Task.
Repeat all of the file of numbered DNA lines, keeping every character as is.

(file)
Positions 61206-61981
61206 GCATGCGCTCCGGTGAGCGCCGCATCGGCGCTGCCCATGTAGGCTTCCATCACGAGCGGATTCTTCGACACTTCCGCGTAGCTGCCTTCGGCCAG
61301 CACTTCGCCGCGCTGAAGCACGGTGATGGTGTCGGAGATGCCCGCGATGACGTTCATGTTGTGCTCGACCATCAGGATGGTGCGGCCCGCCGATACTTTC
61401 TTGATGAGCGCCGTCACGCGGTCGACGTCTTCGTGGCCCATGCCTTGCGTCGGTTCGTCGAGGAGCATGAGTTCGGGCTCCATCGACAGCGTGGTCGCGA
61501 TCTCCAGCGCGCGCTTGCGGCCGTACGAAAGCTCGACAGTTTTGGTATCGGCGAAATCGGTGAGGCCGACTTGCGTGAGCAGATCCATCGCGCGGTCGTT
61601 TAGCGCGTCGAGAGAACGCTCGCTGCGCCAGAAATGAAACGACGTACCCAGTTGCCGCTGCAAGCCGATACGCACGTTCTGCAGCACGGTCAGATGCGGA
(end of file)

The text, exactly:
Positions 61206-61981
61206 GCATGCGCTCCGGTGAGCGCCGCATCGGCGCTGCCCATGTAGGCTTCCATCACGAGCGGATTCTTCGACACTTCCGCGTAGCTGCCTTCGGCCAG
61301 CACTTCGCCGCGCTGAAGCACGGTGATGGTGTCGGAGATGCCCGCGATGACGTTCATGTTGTGCTCGACCATCAGGATGGTGCGGCCCGCCGATACTTTC
61401 TTGATGAGCGCCGTCACGCGGTCGACGTCTTCGTGGCCCATGCCTTGCGTCGGTTCGTCGAGGAGCATGAGTTCGGGCTCCATCGACAGCGTGGTCGCGA
61501 TCTCCAGCGCGCGCTTGCGGCCGTACGAAAGCTCGACAGTTTTGGTATCGGCGAAATCGGTGAGGCCGACTTGCGTGAGCAGATCCATCGCGCGGTCGTT
61601 TAGCGCGTCGAGAGAACGCTCGCTGCGCCAGAAATGAAACGACGTACCCAGTTGCCGCTGCAAGCCGATACGCACGTTCTGCAGCACGGTCAGATGCGGA